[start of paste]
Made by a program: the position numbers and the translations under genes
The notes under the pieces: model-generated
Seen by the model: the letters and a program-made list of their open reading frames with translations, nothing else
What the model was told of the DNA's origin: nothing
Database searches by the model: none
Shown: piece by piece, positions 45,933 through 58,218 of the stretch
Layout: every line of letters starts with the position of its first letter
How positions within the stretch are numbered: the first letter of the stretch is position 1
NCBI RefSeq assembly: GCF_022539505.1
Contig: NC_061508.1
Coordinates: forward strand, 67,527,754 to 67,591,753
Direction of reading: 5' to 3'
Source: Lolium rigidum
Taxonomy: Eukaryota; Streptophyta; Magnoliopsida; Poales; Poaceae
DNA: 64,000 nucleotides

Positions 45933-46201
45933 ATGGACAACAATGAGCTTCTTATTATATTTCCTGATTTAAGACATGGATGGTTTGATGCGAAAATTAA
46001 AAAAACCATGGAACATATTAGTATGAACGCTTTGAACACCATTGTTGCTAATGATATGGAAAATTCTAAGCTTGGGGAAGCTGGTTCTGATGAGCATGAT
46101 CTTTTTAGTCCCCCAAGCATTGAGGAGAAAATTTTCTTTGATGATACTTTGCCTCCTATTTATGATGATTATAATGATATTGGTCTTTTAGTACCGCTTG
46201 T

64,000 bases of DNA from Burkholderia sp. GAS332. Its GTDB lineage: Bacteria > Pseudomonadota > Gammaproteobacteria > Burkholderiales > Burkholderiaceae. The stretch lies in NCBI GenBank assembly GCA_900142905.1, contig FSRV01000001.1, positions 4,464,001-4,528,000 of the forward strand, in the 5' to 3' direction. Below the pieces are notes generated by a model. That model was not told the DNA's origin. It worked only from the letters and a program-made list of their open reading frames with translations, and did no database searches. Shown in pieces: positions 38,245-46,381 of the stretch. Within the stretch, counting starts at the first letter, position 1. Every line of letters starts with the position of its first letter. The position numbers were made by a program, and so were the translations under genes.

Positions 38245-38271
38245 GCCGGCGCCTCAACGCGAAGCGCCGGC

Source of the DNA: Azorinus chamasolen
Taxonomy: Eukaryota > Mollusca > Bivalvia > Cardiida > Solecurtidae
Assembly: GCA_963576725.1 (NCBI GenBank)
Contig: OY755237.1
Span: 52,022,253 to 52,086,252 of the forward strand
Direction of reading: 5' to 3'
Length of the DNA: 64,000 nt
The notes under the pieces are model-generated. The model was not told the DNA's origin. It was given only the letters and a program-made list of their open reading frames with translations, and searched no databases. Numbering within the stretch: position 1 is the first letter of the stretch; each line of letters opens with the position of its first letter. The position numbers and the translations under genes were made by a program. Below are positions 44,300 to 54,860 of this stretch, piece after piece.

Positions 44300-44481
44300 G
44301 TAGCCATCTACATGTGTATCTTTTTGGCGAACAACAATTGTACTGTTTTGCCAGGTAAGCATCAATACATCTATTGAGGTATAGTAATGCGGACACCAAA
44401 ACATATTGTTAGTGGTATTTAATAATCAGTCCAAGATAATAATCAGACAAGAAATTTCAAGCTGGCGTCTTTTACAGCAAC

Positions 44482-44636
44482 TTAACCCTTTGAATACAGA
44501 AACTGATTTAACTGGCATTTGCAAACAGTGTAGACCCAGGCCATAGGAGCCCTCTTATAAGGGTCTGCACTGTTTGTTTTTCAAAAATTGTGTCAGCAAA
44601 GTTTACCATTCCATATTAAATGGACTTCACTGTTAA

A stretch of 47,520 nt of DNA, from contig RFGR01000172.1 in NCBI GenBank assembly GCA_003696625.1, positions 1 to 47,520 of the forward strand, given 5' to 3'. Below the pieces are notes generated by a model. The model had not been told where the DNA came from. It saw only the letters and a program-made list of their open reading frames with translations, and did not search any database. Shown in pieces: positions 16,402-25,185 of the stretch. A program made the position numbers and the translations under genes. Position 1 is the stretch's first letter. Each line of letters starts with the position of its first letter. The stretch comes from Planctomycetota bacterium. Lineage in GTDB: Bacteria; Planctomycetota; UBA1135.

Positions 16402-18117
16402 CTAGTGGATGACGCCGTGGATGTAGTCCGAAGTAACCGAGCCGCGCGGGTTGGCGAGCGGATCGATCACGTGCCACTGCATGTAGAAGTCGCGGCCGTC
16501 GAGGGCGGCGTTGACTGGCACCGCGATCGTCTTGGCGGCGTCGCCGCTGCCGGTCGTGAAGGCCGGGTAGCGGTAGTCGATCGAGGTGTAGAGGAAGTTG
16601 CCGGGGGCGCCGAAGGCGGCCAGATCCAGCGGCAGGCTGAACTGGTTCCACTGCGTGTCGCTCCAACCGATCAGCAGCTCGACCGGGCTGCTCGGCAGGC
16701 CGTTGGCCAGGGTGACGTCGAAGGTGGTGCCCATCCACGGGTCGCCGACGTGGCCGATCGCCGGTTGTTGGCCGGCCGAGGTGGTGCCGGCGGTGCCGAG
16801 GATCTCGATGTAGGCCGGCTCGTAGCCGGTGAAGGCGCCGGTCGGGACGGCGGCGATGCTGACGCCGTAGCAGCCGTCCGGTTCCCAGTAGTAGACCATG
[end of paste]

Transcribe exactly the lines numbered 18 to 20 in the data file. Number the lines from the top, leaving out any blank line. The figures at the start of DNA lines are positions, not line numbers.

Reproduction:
46001 AAAAACCATGGAACATATTAGTATGAACGCTTTGAACACCATTGTTGCTAATGATATGGAAAATTCTAAGCTTGGGGAAGCTGGTTCTGATGAGCATGAT
46101 CTTTTTAGTCCCCCAAGCATTGAGGAGAAAATTTTCTTTGATGATACTTTGCCTCCTATTTATGATGATTATAATGATATTGGTCTTTTAGTACCGCTTG
46201 T